There's a different and English influence in the Holgate Brewhouse's 5% ESB from Woodend, Victoria, with biscuity malt, floral hops and a long bitter and fruity finish. In Sydney, the long-standing Lord Nelson brew-pub offers Old Admiral (6.1%), with vinous fruit and ripe malt notes, and Three Sheets (4.9%) pale ale that has juicy malt, fruity hops and a long bittersweet finish.

Also in Sydney, the Redoak boutique beer cafe (left), run by David and Janet Hollyoak, has an eclectic range including a Belgian-inspired raspberry beer, Framboise Froment (5.2%), a 6.5% IPA, which is served on handpump in the cafe, and has a big citrus fruit and bitter hop character, and Rauch or smoke beer (5.5%) using malt from Bamberg, with toffee, spicy hops and a long, smoky, complex finish. Redoak also produces a tart and quenching, 5% Blackberry Wheat.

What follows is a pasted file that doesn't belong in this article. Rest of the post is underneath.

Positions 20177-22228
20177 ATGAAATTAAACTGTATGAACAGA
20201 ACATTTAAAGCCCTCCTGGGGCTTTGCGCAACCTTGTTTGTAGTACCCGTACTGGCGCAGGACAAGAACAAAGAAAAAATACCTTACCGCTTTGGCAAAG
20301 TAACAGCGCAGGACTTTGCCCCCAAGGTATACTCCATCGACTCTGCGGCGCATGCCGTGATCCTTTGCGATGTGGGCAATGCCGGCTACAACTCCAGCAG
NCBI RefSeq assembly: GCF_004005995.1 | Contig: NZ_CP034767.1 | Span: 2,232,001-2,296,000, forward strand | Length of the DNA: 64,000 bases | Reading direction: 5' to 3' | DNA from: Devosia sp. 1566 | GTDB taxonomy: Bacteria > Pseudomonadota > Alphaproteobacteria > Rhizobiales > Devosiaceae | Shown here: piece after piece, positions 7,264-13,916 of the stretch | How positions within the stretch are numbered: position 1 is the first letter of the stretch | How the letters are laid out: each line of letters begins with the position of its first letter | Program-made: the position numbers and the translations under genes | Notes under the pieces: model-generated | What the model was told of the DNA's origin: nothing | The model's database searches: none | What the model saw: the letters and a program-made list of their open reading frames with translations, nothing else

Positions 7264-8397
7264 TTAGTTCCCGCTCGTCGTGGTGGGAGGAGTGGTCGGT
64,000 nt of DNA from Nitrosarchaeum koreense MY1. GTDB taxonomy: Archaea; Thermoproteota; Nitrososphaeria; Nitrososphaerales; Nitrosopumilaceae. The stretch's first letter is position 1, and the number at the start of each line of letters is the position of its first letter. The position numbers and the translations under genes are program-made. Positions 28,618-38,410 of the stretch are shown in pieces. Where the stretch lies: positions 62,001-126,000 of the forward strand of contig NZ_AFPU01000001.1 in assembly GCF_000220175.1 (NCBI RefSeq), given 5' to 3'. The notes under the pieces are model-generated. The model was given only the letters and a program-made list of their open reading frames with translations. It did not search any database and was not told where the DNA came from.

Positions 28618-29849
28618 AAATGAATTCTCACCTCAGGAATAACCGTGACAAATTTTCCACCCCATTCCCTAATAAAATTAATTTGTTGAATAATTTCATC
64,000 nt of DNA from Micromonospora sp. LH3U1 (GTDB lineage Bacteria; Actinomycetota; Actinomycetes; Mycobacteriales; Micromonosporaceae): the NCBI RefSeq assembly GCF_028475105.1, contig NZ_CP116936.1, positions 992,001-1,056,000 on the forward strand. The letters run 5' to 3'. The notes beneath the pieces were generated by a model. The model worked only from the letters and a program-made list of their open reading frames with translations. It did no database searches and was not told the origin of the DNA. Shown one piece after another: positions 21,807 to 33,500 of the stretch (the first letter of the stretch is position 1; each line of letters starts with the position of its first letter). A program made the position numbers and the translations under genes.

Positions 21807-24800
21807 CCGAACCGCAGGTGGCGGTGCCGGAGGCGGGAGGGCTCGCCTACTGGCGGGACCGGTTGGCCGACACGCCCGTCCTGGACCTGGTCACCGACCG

The Wig & Pen in Canberra is another bar with handpumped beer. The influence is firmly British, with a Bulldog Best Bitter (4%), bursting with biscuity malt, spicy hops and rich fruit, with a long and bitter finish, and Creamy Stout (6%), a silky smooth beer with chocolate and mocha flavours and a roasty and fruity finish.

Go to part II: Melbourne's craft brewing scene in depth